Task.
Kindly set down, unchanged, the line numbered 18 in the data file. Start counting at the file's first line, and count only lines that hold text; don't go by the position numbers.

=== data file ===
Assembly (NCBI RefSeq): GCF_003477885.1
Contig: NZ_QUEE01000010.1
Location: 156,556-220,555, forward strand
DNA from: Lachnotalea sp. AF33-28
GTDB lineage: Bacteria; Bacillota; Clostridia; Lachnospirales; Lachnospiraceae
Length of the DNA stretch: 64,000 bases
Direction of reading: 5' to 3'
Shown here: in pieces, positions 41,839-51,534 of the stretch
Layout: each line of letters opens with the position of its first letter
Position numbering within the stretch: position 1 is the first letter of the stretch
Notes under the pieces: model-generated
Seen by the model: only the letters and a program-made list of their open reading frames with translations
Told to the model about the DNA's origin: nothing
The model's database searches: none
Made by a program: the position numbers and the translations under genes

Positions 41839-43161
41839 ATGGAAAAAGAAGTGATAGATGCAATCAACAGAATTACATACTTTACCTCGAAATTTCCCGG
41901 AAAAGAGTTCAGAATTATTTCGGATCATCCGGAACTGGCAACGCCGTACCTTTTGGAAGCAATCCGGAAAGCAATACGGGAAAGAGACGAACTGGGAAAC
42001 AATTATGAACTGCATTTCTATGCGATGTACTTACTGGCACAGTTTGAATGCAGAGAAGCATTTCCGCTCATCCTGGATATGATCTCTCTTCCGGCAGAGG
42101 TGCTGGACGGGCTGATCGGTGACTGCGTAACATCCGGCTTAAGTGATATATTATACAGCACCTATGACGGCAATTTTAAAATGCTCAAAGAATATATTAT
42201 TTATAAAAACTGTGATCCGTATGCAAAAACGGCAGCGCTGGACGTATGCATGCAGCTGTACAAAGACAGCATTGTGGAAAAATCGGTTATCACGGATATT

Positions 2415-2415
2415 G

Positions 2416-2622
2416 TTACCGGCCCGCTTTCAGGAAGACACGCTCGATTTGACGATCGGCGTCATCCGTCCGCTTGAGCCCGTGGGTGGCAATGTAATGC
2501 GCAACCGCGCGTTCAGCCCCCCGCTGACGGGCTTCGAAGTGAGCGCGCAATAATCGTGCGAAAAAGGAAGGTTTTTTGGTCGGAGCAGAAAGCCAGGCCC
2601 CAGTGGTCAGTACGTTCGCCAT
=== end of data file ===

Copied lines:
41901 AAAAGAGTTCAGAATTATTTCGGATCATCCGGAACTGGCAACGCCGTACCTTTTGGAAGCAATCCGGAAAGCAATACGGGAAAGAGACGAACTGGGAAAC